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Common Causes of a Stroke

• Written by Paul Henshall


Anyone can suffer a stroke – a life-threatening medical emergency that starves the brain of oxygen and vital nutrients. A stroke usually occurs because of a blood clot in the brain but can also result from bleeding from a burst blood vessel.

According to the NHS, more than 150,000 people have a stroke in the UK every year. Over 30,000 stroke-related deaths occur in England alone each year. The number of strokes throughout the UK is also predicted to rise dramatically, owing to the ageing population. Today's article focuses on the common causes of a stroke. To learn more about this medical emergency, please read our in-depth guide.

Common causes include medical conditions such as:

High Blood Pressure

High blood pressure (hypertension) is one of the most common causes of a stroke. Because hypertension is typically symptom-free, doctors call it a 'silent disease'. According to the Stroke Association – the UK’s leading stroke charity – high blood pressure figures in about 50% of all strokes.

Hypertension puts all the blood vessels in your body under strain and at risk of blockage, including those going to your brain. High blood pressure can also result in a stroke if a blood vessel in the brain weakens and bleeds.


Diabetes occurs when your body produces insufficient insulin – a hormone that regulates the amount of sugar in your bloodstream.

High levels of sugar can damage blood vessels, making them narrower and harder, and more likely to develop a blockage. If this happens to a blood vessel leading to your brain, it could cause a stroke.

High Cholesterol

Cholesterol is a fatty substance in the blood that’s essential for your body to function properly.

However, too much cholesterol can result in a build-up of fatty deposits in arteries. This can narrow and stiffen these blood vessels, making it more difficult for blood to flow, and increasing the likelihood of a blood clot.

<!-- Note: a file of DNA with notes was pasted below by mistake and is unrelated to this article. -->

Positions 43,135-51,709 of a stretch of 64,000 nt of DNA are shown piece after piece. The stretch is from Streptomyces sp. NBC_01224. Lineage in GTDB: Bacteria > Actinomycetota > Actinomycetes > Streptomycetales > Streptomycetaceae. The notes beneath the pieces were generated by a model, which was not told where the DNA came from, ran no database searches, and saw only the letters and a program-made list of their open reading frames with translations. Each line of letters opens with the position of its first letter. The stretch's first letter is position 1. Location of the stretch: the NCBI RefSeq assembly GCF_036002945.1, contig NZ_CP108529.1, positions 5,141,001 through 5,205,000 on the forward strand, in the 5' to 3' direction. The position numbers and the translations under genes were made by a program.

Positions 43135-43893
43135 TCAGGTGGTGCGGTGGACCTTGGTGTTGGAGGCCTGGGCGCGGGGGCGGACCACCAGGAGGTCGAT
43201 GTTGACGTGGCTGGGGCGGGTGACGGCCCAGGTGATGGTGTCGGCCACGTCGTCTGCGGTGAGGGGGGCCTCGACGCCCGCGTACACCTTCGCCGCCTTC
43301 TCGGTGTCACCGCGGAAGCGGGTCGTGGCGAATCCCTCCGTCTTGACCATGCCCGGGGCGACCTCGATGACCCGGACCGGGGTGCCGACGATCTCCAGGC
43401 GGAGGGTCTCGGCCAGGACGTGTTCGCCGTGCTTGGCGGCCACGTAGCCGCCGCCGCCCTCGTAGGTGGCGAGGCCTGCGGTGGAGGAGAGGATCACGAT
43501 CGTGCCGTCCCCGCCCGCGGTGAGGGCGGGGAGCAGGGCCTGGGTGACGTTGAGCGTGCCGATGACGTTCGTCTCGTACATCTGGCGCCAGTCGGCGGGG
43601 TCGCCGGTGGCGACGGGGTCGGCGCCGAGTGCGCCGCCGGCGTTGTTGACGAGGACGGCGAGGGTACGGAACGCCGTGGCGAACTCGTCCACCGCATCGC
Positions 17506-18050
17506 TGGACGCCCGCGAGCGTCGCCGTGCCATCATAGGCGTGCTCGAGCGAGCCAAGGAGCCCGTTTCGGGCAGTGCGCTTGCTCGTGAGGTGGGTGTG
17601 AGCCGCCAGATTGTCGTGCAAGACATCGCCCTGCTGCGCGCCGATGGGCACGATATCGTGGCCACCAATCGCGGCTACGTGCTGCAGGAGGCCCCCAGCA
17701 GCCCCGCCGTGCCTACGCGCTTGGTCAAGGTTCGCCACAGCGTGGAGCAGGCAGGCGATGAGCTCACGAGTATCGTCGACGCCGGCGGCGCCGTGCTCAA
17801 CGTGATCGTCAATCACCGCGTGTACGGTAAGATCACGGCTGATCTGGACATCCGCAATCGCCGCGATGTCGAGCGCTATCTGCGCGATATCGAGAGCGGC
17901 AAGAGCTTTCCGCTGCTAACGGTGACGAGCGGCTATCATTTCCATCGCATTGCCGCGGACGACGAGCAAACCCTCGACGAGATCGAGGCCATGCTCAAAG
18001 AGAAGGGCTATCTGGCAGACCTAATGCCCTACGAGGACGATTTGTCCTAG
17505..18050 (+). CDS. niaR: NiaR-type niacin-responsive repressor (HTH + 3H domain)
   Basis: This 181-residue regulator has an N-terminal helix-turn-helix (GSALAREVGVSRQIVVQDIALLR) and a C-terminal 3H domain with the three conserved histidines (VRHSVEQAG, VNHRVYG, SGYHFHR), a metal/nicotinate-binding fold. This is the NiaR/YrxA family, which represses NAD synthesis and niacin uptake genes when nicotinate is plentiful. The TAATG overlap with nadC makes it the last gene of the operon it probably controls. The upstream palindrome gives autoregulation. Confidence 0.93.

Atrial Fibrillation

Atrial fibrillation (AF) is caused by an abnormal heartbeat. It can result in a blood clot in your heart, which can travel via your bloodstream into your brain. If you have atrial fibrillation, you’re five times more likely to suffer a stroke.

The Risk Factors

The risk of having a stroke increases as you get older. This is because our arteries harden and get narrower over time. Many people who suffer a stroke are over 55, although younger people – including children – can be affected too.

Apart from ageing, other factors that can increase the risk include an unhealthy lifestyle, which can damage your blood vessels and raise your blood pressure, making a blood clot more likely. These risks include:

Your risk of stroke is also higher if you’ve previously had a stroke or heart attack.

Ethnicity can also play a part in making you more prone to a stroke. People of African, Caribbean or South Asian backgrounds are at greater risk of stroke than other UK residents because they’re more likely to have high blood pressure or diabetes.

Your family history may also make you more vulnerable, if a grandparent, parent or sibling has fallen victim to the condition. Certain problems during pregnancy – such as gestational diabetes – can also raise the risk.

Preventing a Stroke

After heart disease and cancer, strokes are the third main cause of death in the UK, and the main reason for disability. However, Blood Pressure UK – formerly the Blood Pressure Association – reports that nine out of 10 strokes may be preventable.

High blood pressure is the most common causes. Besides lowering blood pressure, Blood Pressure UK says the danger of having a stroke can be reduced by:

Coping with the Aftermath

A stroke can result in temporary or permanent disabilities, depending on how long the blood supply to your brain is cut off. Brain cells may be damaged or even killed, causing significant mental health and physical damage.

Complications afterwards can include:

  • Partial paralysis.
  • Difficulty talking or eating.
  • Memory loss.
  • Emotional problems including depression.
  • Pain or strange sensations in the affected parts of your body.
  • Impaired self-care ability.

More people are surviving than ever before. Some recover relatively quickly while others may need long-term support to help restore their independence.

UK Cases Predicted to Rise by Nearly a Half

In 2017, The Guardian reported on research by King’s College London that predicted the UK’s ageing population would result in 44% more stroke cases by 2035, while the number of stroke survivors is expected to rise by a third.

The newspaper commented that this raised questions about how our already-stretched social care services and NHS would cope.

Personal Alarm Information

Having a personal alarm in your home could be very useful if you suffer from a stroke, especially if you're alone. One push of a button sends an alarm call through to our 24/7 Response Team, who will be able to call the emergency services and your emergency contacts (family, friends and/or neighbours) on your behalf.

For further information on our personal alarm service, please speak to one of our friendly advisers on 0800 999 0400. Alternatively, complete our contact us form and we will get back to you as soon as possible.

Remember to use the discount code BLOG2019 when you order one of our personal alarm systems on a Monthly or Annual Plan to receive £10 off.

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